David Smith (1906-1965) is generally considered the most significant American sculptor of the 20th century. Certainly, Carmen Giménez, curator of David Smith: A Centennial, has bet the farm—or, rather, the better part of the Solomon R. Guggenheim Museum—on the “melancholy solitude,” “independence” and “grandeur” of the “Blacksmith of Space.”
In thrall to Smith’s protean gift for absorbing the lessons of Modernism—Surrealist portent and Russian Constructivism no less than the sculptural innovations of Picasso and Julio González—Ms. Giménez has laid out an appreciative and perhaps definitive accounting of the oeuvre. Smith’s adventures in welded-steel sculpture, derived from the Cubist-inspired practice dubbed “drawing in space,” are given a generous airing. So, too, are his robust sense of humor and his surprising lifelong dedication to the human form, however obscured or distilled.
Clement Greenberg asserted that Smith was “higher than any sculptor since Donatello”—for such a stringent critic, Greenberg was prone to wild hyperbole. Whether or not Ms. Giménez would agree is less important than the dignity she affords the sculptor’s work. In its attention to pacing and aesthetic principle, the installation is a model of its kind. The Guggenheim has rarely been such a pleasant place to visit.
Or so sobering. As a retrospective should, David Smith: A Centennial illuminates one artist’s contribution to culture, but the light it shines is less flattering than one might have anticipated. Notwithstanding the scope of Smith’s ambitions or the heady propulsion that motivated the sculptures, the artist who emerges at the Guggenheim seems never to have mastered his métier. The pieces get ample room—many are placed in the rotunda’s walkway, allowing visitors to move around them. Yet this tack only underscores how ineffectively Smith engaged with actual space. For a sculptor, that’s some shortcoming.
In fact, Smith failed to understand the dimensionality of sculpture. Too often, the sculptures seem like physical transcriptions of pictorial ideas. As a consequence, the pieces can be flabby. Blackburn, Songs of an Irish Blacksmith (1949-50), can’t even work itself up to meandering; its juxtapositions lack contrast, rhythm and rationale. Smith’s hokey figurative allusions are reminders that he was a Surrealist before he was anything else. Scale has little import—when the work is big, there’s no discernible reason. Materials are a drag on Smith’s remarkable talent; they’re never completely transformed. In the end, he comes across as a painter working in the wrong medium.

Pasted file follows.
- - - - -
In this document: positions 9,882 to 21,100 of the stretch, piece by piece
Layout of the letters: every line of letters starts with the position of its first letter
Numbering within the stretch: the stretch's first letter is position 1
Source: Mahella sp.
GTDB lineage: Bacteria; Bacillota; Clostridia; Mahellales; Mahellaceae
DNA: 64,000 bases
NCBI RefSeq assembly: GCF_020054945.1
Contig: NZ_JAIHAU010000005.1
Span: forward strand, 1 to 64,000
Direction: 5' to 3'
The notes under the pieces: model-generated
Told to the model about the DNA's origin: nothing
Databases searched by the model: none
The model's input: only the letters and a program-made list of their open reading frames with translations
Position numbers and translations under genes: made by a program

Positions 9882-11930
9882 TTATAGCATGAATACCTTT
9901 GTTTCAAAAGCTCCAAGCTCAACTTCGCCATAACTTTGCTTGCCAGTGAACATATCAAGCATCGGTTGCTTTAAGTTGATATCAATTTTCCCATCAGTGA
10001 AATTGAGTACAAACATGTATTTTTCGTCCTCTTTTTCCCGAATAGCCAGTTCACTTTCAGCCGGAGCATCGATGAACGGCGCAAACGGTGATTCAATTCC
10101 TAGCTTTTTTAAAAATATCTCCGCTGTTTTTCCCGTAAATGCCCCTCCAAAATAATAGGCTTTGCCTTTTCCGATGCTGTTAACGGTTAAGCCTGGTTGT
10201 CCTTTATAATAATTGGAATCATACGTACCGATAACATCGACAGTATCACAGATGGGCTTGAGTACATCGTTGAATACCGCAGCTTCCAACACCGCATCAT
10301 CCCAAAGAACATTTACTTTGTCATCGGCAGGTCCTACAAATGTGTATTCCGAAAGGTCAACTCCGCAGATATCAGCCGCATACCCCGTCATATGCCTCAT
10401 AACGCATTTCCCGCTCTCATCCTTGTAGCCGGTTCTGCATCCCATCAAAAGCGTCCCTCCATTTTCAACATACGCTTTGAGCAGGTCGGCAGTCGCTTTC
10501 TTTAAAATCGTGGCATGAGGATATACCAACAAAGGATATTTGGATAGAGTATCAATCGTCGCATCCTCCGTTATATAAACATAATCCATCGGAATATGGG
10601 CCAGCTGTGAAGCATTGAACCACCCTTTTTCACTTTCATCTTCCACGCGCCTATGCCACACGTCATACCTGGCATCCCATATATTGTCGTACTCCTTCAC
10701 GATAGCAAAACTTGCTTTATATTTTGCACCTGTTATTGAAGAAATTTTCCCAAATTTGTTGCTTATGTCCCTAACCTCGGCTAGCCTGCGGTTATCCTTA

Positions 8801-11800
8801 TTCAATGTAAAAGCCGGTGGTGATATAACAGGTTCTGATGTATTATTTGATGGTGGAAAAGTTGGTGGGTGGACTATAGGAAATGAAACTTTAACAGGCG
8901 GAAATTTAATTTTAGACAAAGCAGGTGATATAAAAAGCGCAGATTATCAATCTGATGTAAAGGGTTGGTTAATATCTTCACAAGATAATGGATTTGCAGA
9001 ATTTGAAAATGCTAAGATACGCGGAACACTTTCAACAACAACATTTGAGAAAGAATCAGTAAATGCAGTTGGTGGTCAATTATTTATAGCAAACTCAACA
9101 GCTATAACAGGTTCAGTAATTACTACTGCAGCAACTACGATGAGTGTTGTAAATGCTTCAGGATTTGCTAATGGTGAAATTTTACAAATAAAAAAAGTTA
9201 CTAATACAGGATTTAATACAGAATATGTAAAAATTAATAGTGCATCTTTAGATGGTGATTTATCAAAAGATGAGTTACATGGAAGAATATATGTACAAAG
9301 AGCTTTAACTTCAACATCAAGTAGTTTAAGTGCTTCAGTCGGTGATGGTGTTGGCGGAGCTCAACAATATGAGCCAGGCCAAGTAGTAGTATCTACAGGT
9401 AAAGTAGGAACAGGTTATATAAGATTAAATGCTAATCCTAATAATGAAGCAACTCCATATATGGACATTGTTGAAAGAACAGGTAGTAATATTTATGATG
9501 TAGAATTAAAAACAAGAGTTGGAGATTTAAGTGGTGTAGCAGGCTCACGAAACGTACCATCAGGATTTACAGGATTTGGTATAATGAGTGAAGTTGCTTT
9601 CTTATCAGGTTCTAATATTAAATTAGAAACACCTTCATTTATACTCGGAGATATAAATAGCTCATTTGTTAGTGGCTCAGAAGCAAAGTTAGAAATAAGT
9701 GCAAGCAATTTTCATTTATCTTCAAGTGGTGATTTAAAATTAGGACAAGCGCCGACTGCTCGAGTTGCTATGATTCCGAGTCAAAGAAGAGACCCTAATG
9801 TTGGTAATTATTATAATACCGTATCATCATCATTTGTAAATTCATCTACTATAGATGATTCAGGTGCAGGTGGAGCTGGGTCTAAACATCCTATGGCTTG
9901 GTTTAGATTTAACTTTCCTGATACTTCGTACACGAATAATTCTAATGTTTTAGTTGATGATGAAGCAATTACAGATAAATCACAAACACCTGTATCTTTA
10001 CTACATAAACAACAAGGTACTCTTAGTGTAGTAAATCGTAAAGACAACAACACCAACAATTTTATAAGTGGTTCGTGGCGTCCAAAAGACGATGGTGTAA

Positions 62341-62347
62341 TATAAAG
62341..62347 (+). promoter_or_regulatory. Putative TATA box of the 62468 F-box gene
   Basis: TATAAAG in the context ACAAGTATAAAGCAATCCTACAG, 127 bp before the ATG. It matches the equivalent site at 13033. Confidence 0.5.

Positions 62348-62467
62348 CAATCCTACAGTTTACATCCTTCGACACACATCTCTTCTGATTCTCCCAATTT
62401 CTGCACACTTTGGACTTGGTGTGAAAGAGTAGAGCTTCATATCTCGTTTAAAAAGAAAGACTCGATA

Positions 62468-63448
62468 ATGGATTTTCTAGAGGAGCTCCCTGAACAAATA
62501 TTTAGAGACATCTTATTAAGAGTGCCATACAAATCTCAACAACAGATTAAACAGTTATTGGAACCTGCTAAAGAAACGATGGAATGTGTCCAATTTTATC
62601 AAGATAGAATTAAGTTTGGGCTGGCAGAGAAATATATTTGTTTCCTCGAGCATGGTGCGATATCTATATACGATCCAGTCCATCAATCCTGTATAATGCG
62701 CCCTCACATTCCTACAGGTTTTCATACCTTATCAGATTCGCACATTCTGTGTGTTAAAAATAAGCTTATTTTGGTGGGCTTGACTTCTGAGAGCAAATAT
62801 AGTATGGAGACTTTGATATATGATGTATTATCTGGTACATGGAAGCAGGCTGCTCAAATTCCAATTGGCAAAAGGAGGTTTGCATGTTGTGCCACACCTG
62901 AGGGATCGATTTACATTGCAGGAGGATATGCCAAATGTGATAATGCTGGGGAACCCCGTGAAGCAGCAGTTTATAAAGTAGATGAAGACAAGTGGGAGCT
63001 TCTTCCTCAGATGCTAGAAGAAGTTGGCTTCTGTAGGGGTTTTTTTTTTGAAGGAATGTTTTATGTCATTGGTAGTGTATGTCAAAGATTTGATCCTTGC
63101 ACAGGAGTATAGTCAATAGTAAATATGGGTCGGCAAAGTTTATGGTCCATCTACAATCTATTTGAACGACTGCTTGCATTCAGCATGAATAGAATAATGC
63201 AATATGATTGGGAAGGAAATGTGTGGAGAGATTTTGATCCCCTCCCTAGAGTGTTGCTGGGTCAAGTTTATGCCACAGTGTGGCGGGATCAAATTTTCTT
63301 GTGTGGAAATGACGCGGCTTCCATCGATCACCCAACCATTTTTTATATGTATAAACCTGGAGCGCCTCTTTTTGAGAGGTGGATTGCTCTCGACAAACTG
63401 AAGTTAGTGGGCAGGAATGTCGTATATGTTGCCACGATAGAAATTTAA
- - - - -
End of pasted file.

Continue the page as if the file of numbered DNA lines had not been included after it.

Absent is the lilt of Miró, the gravity of Giacometti, the grace of González, the brute magic of Picasso—all pivotal influences on Smith’s art. Instead, we get an earnest but fussy resolve that’s not exacting enough to merit great-sculptor status. To be sure, there are fine pieces on view— The Royal Bird (1947-48) melds the primitive and the industrial to impressively tensile effect—but even the best work doesn’t much transcend pastiche.
Ultimately, it’s Smith’s influence that is his true legacy. Richard Stankiewicz, Sir Anthony Caro and Mark di Suvero are all followers. Their art, while not necessarily as rich or as complex as Smith’s, is more sculpturally true and, as a result, more aesthetically justified. David Smith: A Centennial highlights a wide-ranging but deeply flawed accomplishment. Excitement buzzes around its edges, but less because of the actual art than the possibilities it set into motion.
David Smith: A Centennial is at the Solomon R. Guggenheim Museum, 1071 Fifth Avenue, until May 14.
The paintings of Lois Dodd, on display at Alexandre Gallery, are funny—not ha-ha funny, but funny as in peculiar, arid and cool. Despite the conventional character of Ms. Dodd’s subjects—the Vermont countryside, trees and ponds being her specialty—the pictures themselves aren’t conventional at all.
Winter is the title of the show. Ms. Dodd undoubtedly responds to the sweep and beauty of snowy vistas, but the paintings don’t dwell on the awe-inspiring or the picturesque. We respond to a canvas like Gihon River Thaw, Johnson, Vermont (2005) because of what it does as painting—as a jutting array of spiky brush strokes, say, or an elastic warp of space—and not for its homage to nature.
Indeed, those who like more traditional landscapes might find the pictures disconcerting. Putting brush to canvas as if she spoke only in declarative sentences, Ms. Dodd is possessed of a no-nonsense severity. She sets up pictorial expectations only to pull the rug out from under the viewer. This, she insists, not that. She isn’t a particularly ingratiating artist; there’s a hardness to her vision—a slyness, too. Her deadpan manner, thoroughly without pretense, makes the experience of her paintings that much more bracing.
Ms. Dodd is forever probing events as they pass before her eye. In the smaller paintings, her brush is animated and forthright, burrowing its way into each motif with an impatient sensuality. The larger canvases, in contrast, are merciless in their concision and crackle with intellectual purpose; they are flat in affect, and more powerful because of it.
Oak Tree and Mountainside (2004) is a splendidly offhand précis of Ms. Dodd’s fixations. Fulfilling the requirements of representation without kowtowing to them, it sings like a staccato chorus of blunt and unapologetic brushstrokes. If there were a curator at the Whitney with a feel for painting and the nerve to follow it (I can dream, can’t I?), he would fête this veteran artist with the museum retrospective she so richly deserves. In the meantime, congratulate Alexandre Gallery—and Ms. Dodd, of course—for a curious and captivating job well done.
Lois Dodd: Winter is at Alexandre Gallery, 41 East 57th Street, until Feb. 28.